• Cold water
For the filling:
  • Six or eight fresh figs or dried ones that have been left overnight steeping in the juice of one large orange.
  • Ground almonds 
  1. Sift the flour and salt into a bowl.
  2. Add the coconut oil and rub into the flour to form a crummy consistency.
  3. Add cold water little-by-little until the crumb mixture combines to make dough.
  4. Roll into a rough ball, flatten with the palm of your hand and then wrap in paper and chill for about half an hour.
  5. Meanwhile remove the figs from the juice, reserving it for later.
  6. Cut off the little hard stalks and slice them in half across the middle.
  7. Prepare oven proof dishes or a pie tin, coating with a little oil.
  8. Once the pastry has chilled remove from the fridge and roll out and line the pie dishes. Pressing well into them. Prick the pastry with the tines of a fork.
  9. Place the dishes onto a baking tray and bake blind in a moderate oven 180-200c for about twenty minutes.  I didn't use any baking beads for this as it's a pretty tough pastry and I wanted to ensure that it cooked through thoroughly.
  10. Remove from the oven and fill each pie until about half full with ground almonds. Pour over the lovely sweet juice from the dried figs.  If using fresh figs just add a little fresh fruit juice sweetened with a honey or agave syrup. 
  11. Top with rings of the sliced fig until the pie is full.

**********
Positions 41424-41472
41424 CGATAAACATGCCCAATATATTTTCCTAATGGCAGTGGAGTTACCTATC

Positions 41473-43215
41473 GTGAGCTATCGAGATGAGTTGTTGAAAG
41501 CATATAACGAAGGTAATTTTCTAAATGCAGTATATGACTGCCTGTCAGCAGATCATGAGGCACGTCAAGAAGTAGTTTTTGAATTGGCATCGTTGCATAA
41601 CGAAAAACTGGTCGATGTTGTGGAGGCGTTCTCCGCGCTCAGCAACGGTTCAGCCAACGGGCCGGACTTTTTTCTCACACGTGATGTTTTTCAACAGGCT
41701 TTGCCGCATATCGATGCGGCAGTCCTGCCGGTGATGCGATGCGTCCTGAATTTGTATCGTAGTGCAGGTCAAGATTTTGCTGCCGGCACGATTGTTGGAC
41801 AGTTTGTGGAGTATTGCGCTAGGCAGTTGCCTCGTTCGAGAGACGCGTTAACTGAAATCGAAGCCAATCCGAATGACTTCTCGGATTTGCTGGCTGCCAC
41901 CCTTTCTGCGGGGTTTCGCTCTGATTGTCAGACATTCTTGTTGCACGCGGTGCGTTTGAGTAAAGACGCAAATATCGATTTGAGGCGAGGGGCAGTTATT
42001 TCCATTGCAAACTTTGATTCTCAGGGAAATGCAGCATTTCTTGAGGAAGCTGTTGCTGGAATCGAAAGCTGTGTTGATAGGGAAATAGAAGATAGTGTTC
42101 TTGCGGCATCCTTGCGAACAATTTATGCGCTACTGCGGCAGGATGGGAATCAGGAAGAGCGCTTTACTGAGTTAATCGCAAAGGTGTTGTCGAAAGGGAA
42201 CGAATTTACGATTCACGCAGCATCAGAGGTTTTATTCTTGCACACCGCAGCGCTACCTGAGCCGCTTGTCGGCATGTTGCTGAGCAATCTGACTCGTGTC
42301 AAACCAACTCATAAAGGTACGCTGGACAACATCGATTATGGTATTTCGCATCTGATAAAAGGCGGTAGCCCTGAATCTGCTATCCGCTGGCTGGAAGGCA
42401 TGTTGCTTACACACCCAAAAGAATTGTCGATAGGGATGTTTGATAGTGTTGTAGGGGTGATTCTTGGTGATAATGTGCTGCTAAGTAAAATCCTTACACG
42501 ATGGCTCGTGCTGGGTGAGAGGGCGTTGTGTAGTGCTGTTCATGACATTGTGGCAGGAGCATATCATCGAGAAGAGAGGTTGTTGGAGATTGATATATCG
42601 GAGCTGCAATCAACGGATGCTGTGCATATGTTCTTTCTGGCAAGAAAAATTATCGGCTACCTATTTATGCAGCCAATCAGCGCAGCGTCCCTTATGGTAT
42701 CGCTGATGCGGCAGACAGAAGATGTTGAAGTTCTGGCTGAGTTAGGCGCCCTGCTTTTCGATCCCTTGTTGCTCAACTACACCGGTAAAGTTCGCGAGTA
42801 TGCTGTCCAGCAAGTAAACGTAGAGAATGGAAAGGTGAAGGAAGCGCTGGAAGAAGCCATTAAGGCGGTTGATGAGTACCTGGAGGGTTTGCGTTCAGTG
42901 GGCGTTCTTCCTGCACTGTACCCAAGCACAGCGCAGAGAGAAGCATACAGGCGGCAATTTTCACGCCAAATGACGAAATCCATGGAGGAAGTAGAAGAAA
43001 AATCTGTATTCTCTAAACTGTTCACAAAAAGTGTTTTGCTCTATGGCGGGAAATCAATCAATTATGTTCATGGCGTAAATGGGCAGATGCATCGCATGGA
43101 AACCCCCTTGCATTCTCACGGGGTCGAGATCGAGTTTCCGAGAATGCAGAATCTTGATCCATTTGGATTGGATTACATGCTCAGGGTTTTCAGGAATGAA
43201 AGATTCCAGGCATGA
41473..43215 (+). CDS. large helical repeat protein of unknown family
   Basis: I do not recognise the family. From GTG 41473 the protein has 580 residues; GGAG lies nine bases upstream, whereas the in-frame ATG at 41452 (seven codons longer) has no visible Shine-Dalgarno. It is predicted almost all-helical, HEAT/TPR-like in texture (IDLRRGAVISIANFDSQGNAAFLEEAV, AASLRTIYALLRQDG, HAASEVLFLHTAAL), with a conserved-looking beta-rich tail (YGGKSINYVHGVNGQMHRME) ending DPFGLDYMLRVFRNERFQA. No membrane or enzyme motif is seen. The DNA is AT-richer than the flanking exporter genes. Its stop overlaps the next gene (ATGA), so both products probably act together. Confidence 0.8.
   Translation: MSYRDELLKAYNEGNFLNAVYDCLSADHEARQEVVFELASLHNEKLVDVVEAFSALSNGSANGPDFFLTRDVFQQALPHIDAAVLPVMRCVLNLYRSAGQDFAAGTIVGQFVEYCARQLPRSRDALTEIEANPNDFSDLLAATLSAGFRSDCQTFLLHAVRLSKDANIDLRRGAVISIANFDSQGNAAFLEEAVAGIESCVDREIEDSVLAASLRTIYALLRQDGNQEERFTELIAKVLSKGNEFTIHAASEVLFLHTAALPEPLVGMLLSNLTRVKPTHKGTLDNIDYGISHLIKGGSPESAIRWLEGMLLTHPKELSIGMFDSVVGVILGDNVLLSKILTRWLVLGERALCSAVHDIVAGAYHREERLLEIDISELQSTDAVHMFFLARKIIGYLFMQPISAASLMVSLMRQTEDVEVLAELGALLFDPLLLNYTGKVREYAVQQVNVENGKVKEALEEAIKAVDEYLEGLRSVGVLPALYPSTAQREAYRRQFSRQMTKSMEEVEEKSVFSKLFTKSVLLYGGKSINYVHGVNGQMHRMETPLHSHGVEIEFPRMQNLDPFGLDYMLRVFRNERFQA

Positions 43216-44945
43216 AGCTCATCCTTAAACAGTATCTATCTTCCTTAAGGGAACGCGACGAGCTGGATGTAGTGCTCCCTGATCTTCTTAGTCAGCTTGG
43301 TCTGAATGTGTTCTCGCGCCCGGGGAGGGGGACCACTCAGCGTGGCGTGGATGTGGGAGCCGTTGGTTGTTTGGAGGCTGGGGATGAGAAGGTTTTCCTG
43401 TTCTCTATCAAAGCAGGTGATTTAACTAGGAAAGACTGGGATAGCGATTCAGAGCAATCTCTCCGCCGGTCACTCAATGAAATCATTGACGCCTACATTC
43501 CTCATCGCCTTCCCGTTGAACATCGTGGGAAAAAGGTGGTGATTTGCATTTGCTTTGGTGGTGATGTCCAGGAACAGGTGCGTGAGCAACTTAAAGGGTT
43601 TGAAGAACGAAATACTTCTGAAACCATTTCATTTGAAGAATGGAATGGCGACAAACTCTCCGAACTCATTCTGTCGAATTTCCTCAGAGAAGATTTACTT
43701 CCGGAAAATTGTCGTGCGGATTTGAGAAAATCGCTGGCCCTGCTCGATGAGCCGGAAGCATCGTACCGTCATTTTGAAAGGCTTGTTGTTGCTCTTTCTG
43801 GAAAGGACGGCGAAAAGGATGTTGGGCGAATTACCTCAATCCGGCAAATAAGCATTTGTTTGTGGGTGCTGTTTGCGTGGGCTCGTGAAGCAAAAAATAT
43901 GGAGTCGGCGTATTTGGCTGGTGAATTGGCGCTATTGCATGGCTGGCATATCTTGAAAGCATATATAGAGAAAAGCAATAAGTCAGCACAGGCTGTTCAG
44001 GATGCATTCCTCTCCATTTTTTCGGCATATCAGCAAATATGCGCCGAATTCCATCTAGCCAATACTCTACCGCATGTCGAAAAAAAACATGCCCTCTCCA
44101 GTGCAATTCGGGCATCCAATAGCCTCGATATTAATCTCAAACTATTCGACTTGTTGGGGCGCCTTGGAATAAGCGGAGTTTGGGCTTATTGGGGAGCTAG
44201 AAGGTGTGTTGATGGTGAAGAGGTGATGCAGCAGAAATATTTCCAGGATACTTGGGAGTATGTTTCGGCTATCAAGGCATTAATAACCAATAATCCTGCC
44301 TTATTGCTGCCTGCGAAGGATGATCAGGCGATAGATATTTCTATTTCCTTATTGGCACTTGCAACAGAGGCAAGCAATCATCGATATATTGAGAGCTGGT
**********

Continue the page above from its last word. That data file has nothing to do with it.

12. Return to the oven and bake for a further fifteen or so minutes. Serve whilst warm.  Or reserve for later heating up before eating.

These are mouthwateringly delicious. Sweet without even a pinch of sugar. The best bit about the spelt pastry is that it's quite firm so these little tarts easily slip out of the dish and hold their own, making upright little tarts...and the worst bit about spelt pastry is that it's quite when served cold they can be a little tough.  But when warm they are perfect.  If I'd had some coconut milk in the pantry I would have made a quick vanilla ice-cream. It would have been a very special desert. I'll be making these again lots of times.

Figs will always make me think of Italy. Lots of happy memories  of buying big bags of juicy ripe green figs in town markets.  Finding ancient drinking fountains in secret squares where we would wash them and then eat sitting on the steps of some crumbly church with sweet juice running down our chins.  Perfect...

Lunch had to be Minestrone Soup.

Ingredients for two people for supper or more for lunch: 

  • One medium sized red onion or a few shallots peeled and finely sliced
  • One carrot peeled and sliced
  • A couple of sticks of chopped celery
  • One or two cloves of crushed garlic
  • Half a green capsicum deseeded and chopped
  • A handful of spinach or spring greens with the stalk removed then chopped roughly
  • A couple of peeled and sliced new potatoes
  • Fresh tomatoes, chopped roughly
  • A little tomato puree
  • Sea salt and crushed black pepper
  • Olive oil
  1. Pour a couple of tbs of olive oil into a saucepan and saute the onions.
  2. Add the garlic and cook
  3. Add all the other vegetables apart from the tomatoes, stir well season and cook for a couple of minutes before adding the tomatoes and some boiling water.
  4. Bring to the boil and then reduce the heat and simmer until the vegetables are tender.
  5. Dish up.

Had this been a supper dish I would have added the traditional pasta/rice and beans.  I didn't want it to be too heavy or substantial as we were having spaghetti for supper. The traditional celery/onion/carrot combination gives a good strong flavour as does the spinach or cabbage and if well seasoned it doesn't need any extra stock.